A house mix for your Monday blues by The Late Show's Lonwabo Mbadlanyana
Words: Modupe Oloruntoba | Photograph: Lauren Young
We met Loonie on his way to a Fashion Film Festival, not so much tagging along as being reluctantly pushed onto the red carpet by a well-meaning friend. He’s not really about the limelight, as so clearly evidenced by his keeping a low profile after many years in the industry. Lonwabo Mbadlanyana is really just about the music, from his early years in Nqamakwe in the Eastern Cape to clocking his hours on Cape Town’s music scene and making some interesting friends along the way. Now hosting his own show on GoodHope FM, Lonwabo’s working hard at carving out something fresh for the late night crowd. Here's what he had to say about life as a dj, his genre and making a name for yourself.
On Goodhope FM's #TheLateShow (Monday-Thursday at 11pm):
It’s going well, it’s been a really cool experience. Things have changed a lot in the last couple of months, with policy changes coming down from yonder higher-ups (you know, the quota), but all in all, it’s been a really cool experience. For me it’s been something I’ve been working towards, and to finally get to a point where you’re actually doing it and living it every single day - it’s a trip. I’m enjoying the process of figuring it out and making it my own so to speak; putting myself into it a lot more and putting together something that’s really cool and really great. We’re not necessarily trying to reinvent the wheel here with late night radio - it’s always been there. But you sit back and look at how some of the greats have done it and you try and do it your way and in some way, do it better.
On his genre:
I’m a good music DJ! I don’t identify with any specific genre; I’ve been asked that question so many times… But I’m like, what do you need? If I play an event I look at the room and say, okay, these people look like they need this, or they need that. Whether it be house or hip-hop, or some EDM-y vibes or even like drum ‘n bass, I love all music. You can catch me on a Friday night at Waiting Room chilling and listening to golden era hip hop or on a Saturday night you catch me at Galaxy with Dr Jules listening to the most commercial jams and having a merry old time. There are areas I could say I’m comfortable in – in a house crowd, in a hip-hop crowd, in a commercial crowd - but I identify with all. I’m like a chameleon, I change with my surroundings, what I need to be at that time. So when it comes to genre I tick ‘other’ in that box. I consider myself more of a music curator than a genre DJ. I can attribute it to Cape Town and the way that it affects you… when I was still a resident out in clubs, you had to switch it up and you couldn’t be one specific way. You had to come with your commercial house and EDM stuff and have that on deck ‘cause at any time your crowd could switch up on you and they could want that. You’d have to have your hip-hop lined up and on point as well, because that could happen too. I’ve grown up in the city needing to be ready for all things because I don’t move with any specific circles… I bounce around a lot so you have to be able to fit and switch and be able to connect – the main thing is finding a level on which you and the person on the other side can connect, you can give them a vibe they’re familiar with and then say, hey, you know this vibe; how about I introduce you to some of this stuff? That’s when the fun really starts, and you can start to really expand the borders. I blame this city; there’s too many places and different people – it’s too hard to pick a genre.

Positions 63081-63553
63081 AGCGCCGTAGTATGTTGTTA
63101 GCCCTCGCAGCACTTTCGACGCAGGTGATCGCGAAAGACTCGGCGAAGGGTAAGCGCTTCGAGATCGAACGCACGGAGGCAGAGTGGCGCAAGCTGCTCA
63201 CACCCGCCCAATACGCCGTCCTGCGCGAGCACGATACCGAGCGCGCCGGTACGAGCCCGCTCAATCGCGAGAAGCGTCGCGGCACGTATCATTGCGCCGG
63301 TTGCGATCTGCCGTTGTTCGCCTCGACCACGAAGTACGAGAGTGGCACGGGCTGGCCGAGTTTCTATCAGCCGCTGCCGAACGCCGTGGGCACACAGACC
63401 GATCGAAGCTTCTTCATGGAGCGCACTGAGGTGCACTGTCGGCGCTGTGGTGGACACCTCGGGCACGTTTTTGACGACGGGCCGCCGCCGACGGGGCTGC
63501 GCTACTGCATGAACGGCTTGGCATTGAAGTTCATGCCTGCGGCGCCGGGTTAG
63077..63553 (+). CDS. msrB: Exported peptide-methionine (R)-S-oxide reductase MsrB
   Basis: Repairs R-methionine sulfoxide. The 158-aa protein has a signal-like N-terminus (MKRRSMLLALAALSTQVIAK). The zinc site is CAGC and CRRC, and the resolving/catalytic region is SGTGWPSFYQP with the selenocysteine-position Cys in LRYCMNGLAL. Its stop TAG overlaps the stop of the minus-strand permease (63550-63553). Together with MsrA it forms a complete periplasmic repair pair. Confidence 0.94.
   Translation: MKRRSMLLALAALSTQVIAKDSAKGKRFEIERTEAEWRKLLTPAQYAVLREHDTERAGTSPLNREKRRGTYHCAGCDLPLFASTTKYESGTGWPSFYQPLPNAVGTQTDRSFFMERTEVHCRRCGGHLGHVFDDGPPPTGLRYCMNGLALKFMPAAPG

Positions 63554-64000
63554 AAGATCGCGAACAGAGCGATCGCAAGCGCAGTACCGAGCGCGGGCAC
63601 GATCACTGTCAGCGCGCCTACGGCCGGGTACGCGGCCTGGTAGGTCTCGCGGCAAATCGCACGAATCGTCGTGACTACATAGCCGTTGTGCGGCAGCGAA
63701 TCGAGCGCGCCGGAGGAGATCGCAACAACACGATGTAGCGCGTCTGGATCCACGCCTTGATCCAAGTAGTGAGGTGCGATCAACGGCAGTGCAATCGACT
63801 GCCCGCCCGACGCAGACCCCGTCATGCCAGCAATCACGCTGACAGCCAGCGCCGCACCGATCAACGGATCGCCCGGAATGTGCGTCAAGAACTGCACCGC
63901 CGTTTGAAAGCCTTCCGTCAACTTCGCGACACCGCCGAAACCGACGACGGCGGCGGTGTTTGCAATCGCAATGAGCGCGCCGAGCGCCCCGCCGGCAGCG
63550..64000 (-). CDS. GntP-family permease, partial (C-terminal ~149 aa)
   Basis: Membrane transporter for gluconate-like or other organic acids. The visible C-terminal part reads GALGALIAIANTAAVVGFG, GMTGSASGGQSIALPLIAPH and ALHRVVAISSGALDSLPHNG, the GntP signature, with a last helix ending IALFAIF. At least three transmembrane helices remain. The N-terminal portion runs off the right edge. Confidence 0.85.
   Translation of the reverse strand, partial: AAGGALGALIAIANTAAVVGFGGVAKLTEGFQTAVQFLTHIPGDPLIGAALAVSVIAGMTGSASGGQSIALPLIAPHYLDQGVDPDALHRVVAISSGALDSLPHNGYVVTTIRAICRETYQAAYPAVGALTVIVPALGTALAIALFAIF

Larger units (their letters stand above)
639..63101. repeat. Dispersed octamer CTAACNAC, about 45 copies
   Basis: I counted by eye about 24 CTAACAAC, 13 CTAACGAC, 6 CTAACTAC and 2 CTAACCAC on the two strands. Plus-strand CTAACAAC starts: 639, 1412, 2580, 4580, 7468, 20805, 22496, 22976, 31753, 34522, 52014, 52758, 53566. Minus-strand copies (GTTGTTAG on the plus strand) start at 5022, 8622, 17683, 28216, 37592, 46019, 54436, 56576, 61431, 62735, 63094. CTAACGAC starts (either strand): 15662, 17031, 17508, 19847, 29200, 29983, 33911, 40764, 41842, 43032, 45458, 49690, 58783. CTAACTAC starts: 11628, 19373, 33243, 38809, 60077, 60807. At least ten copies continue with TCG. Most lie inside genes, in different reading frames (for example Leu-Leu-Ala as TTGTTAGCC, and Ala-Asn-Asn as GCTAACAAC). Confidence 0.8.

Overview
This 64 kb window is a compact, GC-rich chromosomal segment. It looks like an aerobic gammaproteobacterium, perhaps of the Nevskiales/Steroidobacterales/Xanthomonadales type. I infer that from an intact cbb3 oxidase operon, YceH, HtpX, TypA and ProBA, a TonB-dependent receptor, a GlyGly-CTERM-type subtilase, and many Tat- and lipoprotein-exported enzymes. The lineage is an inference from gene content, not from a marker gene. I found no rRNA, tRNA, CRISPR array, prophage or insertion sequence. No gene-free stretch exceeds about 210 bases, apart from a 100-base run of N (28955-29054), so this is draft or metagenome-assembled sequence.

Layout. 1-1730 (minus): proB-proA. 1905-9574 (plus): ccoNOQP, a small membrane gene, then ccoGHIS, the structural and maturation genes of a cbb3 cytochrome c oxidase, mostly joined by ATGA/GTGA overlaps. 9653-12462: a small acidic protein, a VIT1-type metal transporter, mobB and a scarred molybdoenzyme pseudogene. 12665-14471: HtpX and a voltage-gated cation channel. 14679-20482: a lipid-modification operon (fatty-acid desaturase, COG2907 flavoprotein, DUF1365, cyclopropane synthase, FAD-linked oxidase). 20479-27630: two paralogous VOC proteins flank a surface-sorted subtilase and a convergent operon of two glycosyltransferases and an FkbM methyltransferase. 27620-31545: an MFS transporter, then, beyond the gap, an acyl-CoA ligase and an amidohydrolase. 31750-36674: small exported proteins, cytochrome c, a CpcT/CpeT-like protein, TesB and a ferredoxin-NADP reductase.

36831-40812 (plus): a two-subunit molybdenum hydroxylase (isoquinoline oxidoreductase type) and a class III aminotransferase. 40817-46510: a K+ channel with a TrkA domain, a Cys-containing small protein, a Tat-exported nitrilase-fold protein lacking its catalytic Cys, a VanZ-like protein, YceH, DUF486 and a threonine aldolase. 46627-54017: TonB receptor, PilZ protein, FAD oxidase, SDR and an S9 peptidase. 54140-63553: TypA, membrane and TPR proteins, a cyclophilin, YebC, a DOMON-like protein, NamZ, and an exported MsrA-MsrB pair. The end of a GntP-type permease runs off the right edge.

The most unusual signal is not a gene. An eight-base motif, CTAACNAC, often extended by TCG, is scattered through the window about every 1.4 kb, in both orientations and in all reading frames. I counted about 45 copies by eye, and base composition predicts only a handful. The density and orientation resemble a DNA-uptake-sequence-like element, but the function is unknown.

On making a name for himself: